Peggy Lee's style is not to everybody's liking, and I will admit that it took a while to grow on me, but I've now got over twenty of her CD's, most of them twofers or doubles, so I'm firmly committed now. This album, which I'm surprised to see has no previous review posted, is a great (but not the absolute best) example of Peggy's music. This set contains a mix of songs that is typical of Peggy's repertoire, including songs from the Great American Songbook (on this set, generally not the well known ones) and more contemporary songs. The album opens with the upbeat A lot of livin' to do. There is a well-balanced mix of uptempo songs and ballads, all of which Peggy sings extremely well, including great covers of Unforgettable and The boy from Ipanema. To understand what Peggy Lee does to a song, just listen to her exquisite version of I can't stop loving you. This classic was written by country singer Don Gibson and was a country hit for him. More famously, it was covered by Ray Charles, who had a number one hit in both Britain and America with it. I've heard many versions, male and female, but Peggy stamps her own identity on it, slowing it down and sounding very seductive. Of all the singers who ever covered this song, Peggy is the one who most deserves to get her partner back, based on the way she sings the song...
Two of Miss Lee's best, but most underrated albums from the mid-60s. Superb arrangements, many of them 'head' arrangements cooked up by Lee and her musicians in the studio. The odd dud (I always skip her rock/gospel attempts) but track after track is sublime: Boy From Ipanema, Talk To Me Baby, In the Name of Love, When In Rome, I've Got Your Number, Little By Little all swing infectiously. Of the ballads Unforgettable, I Can't Stop Loving You and the ravishing, gorgeous Senza Fine are stand-outs in Lee's restrained, almost-whispered style. Who was it who said she sounds like she is breathing secrets in your ear? There aren't many albums from this era that sound as timeless and undated as these.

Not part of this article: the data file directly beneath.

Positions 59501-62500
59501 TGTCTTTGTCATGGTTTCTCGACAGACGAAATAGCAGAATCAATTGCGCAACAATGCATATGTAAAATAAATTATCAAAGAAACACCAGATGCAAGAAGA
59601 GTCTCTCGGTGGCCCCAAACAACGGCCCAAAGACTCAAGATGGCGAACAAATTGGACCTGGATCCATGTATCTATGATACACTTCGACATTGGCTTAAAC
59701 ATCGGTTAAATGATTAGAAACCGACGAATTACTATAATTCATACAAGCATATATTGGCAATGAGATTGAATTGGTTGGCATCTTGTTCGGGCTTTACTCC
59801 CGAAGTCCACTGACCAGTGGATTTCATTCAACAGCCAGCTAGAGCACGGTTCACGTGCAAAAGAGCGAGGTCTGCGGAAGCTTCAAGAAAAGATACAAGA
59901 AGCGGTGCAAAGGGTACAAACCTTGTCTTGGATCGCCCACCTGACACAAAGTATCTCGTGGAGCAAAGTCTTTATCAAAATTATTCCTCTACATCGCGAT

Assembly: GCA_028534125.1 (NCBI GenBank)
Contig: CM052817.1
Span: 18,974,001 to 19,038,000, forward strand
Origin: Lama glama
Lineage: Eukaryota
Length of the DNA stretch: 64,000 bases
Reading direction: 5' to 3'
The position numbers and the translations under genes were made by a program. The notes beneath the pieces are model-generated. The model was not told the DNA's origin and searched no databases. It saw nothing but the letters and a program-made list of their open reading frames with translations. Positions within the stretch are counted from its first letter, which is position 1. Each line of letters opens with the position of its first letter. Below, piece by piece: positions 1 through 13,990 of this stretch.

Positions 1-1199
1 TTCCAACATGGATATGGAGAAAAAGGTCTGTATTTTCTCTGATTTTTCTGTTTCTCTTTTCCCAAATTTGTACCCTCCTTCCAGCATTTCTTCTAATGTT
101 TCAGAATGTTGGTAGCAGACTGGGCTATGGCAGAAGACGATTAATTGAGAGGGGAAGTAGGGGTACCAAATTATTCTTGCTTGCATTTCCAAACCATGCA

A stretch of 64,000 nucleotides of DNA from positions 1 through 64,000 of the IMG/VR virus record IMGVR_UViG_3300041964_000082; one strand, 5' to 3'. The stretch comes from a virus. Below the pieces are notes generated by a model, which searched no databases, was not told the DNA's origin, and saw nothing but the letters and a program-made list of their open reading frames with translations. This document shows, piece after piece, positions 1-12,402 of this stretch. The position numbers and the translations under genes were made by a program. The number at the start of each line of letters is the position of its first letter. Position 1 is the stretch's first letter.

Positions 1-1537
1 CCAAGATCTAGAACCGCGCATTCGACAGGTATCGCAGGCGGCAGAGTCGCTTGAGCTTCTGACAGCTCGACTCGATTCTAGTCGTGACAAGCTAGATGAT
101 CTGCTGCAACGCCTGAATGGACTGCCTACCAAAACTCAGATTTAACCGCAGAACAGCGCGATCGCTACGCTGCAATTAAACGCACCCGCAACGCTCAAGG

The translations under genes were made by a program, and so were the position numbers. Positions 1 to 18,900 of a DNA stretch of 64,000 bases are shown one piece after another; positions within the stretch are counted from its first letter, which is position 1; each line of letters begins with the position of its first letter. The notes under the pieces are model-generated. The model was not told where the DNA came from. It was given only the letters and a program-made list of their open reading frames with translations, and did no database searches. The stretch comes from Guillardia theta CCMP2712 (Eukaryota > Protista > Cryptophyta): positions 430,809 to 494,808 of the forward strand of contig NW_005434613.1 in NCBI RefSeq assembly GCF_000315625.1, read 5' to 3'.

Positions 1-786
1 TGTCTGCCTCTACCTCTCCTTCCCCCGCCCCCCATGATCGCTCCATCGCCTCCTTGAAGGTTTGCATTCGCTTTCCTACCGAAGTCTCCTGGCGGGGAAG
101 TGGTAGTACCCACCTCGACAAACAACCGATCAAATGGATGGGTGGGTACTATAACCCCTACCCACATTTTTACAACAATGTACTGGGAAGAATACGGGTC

I bought the original LPs (in mono) when they were first released, and was pleased at the prospect of updating them on this double release remastered stereo CD.
I was not disappointed. The sound quality is more vibrant and natural, adding new dimensions (other than just the excellent stereo) to the overall sound - especially to Peggy's voice which has a new fresh lightness especially on the 'In the Name of Love' album which originally had suffered from sounding a little heavy.
Nobody, but nobody has the rhythmic drive of this lady. While other singers seem to catch a ride on a swinging big band, this lady DRIVES the sound relentlessly forward, an amazing feat of skill from a seemingly gentle, but precisely placed voice. Whether she has a big band at her command, or her intriguing trademark 'kitchen sink' percussion backing (seemingly formless, but she makes perfect sense of it), she gently whips them into shape with just that voice and her exemplary experience.
As for the ballads, she can't be beaten. Her timing is impecable, and she is never afraid to hold back and place the voice with extraordinary effect and natural good taste.
If you haven't heard these albums, now is the time to buy the CD, you won't be disappointed.